Freyberg Street

Figure 1: Council decision to name the new street Freyberg Street, December 1948. Reference: Minutes of Council Meetings,, Volume 23, Series 1/1/1, Ian Matheson City Archives.

Freyberg Street was created as a new road running off Featherston Street within the Bodell subdivision by order of the Palmerston North City Council. After both the First and Second World Wars, the Palmerston North City Council sought to honour prominent New Zealand war heroes through the naming of streets. The Council Street Naming Committee agreed to the naming of Freyberg Street on 14 December 1948, and the name was formally adopted on 20 December 1948.

Freyberg Street is located on the north-eastern edge of Palmerston North. The street is located in close proximity to Palmerston North Hospital and is surrounded by Vautier Park, Skoglund Park and Edwards Pit Park. Freyberg High School, which runs off Freyberg Street, was named in honour of him in 1955

Figure 2: Picture of Freyberg Street, Palmerston North looking east towards Freyberg High School.

About Bernard Cyril Freyberg

Figure 3: Painting by Peter McIntyre (March 1943) entitled, “Major General Sir Bernard Freyberg, VC”. Reference: Archives New Zealand/Te Rua Mahara o te Kāwanatanga Wellington Office [Archives Reference: AAAC 898 NCWA 15]

Sir Bernard Cyril Freyberg, born March 21, 1889 in Richmond, Surrey, England, was the General Officer Commanding of New Zealand forces in World War II and Governor-General of New Zealand from 1946 to 1952.

In 1891 Freyberg immigrated with his parents to New Zealand and was educated at Wellington College. He soldiered in the New Zealand Territorial Army from 1911–12, and later secured a commission in the newly formed Royal Naval Division’s Hood Battalion. He was gazetted as a temporary lieutenant in the Royal Naval Volunteer Reserve, and given command of a company. Relishing the opportunity presented by the war (‘I am in this with all my heart’), he took part in the brief, unsuccessful attempt to defend Antwerp in October 1914. Early in the Gallipoli campaign in 1915 he won a Distinguished Service Order for swimming ashore and setting diversionary flares at Bulair (Bolayir). He was wounded at Helles, returning to Gallipoli in June to become commander of the Hood Battalion. He was badly wounded again in July, and eventually left the peninsula when the division was evacuated in January 1916.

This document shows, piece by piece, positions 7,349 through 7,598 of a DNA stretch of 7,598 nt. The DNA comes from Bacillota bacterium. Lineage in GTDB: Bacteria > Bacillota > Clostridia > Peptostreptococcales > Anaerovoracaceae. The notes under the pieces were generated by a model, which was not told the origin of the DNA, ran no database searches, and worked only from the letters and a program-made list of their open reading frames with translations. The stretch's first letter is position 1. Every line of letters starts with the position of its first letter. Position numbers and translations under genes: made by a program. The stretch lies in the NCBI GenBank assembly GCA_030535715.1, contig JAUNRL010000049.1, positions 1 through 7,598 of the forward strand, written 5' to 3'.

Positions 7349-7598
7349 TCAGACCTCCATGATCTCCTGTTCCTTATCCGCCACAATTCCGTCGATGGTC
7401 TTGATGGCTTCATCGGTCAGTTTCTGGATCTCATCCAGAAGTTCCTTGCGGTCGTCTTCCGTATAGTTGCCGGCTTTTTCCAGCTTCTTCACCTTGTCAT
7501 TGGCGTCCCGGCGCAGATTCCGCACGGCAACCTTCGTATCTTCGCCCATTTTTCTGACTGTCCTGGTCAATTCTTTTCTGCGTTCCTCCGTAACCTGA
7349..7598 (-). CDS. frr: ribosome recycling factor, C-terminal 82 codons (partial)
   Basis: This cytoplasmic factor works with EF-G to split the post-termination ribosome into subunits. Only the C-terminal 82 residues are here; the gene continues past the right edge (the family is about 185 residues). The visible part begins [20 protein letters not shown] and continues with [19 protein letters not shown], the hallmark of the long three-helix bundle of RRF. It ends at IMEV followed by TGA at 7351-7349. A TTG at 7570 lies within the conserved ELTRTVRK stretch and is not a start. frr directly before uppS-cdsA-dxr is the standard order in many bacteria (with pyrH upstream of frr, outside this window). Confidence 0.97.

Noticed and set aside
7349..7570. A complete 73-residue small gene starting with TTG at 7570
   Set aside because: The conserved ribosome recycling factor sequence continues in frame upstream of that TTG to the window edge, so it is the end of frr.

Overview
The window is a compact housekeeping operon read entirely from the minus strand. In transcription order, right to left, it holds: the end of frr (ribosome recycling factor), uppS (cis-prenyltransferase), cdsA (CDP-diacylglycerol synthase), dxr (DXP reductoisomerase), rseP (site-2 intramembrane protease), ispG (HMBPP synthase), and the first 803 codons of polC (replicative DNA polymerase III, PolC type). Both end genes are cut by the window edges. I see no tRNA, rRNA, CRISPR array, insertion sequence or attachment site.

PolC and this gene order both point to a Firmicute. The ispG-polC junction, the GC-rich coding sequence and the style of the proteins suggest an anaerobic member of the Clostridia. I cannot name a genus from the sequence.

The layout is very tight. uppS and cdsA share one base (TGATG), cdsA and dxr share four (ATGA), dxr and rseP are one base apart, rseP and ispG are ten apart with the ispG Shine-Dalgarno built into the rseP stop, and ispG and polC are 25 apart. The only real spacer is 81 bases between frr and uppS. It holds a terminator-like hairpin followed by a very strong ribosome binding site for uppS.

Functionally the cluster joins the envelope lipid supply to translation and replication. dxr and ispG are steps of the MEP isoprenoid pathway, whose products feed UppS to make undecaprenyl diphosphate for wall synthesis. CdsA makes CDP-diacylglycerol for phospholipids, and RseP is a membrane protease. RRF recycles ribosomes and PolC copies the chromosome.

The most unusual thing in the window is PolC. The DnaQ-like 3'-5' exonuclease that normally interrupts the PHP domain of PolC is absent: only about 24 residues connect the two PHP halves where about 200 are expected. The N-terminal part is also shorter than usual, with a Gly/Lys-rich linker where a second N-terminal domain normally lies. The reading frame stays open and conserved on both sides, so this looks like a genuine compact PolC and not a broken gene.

Transferring to the British Army, Freyberg was posted to the Queen’s Royal West Surrey Regiment, but remained seconded to the Royal Naval Division, with which he proceeded to France in May 1916. During the final stages of the first battle of the Somme, he distinguished himself in the capture of Beaucourt Village where he was awarded a Victoria Cross. He was again wounded in this action and evacuated to Britain. Returning to the front in February 1917, he was two months later appointed to command a territorial brigade in the 58th Division – reputedly becoming the youngest general in the British Army. In September a shell exploding at his feet inflicted the worst of his many wounds. When he resumed duty in January 1918 he again commanded a brigade (in 29th Division), performing with distinction during the German offensive of March–April 1918. He won a bar to his DSO in September that year. Freyberg ended the war by leading a squadron to seize a bridge at Lessines, which was achieved one minute before the armistice came into effect and which earned him another DSO. He had been made a Commander of the Order of St Michael and St George (CMG) in 1917, and was mentioned in dispatches no fewer than five times during the war. Three of his brothers had also served in the war and two died: Oscar at Gallipoli in 1915 and Paul in France in 1917.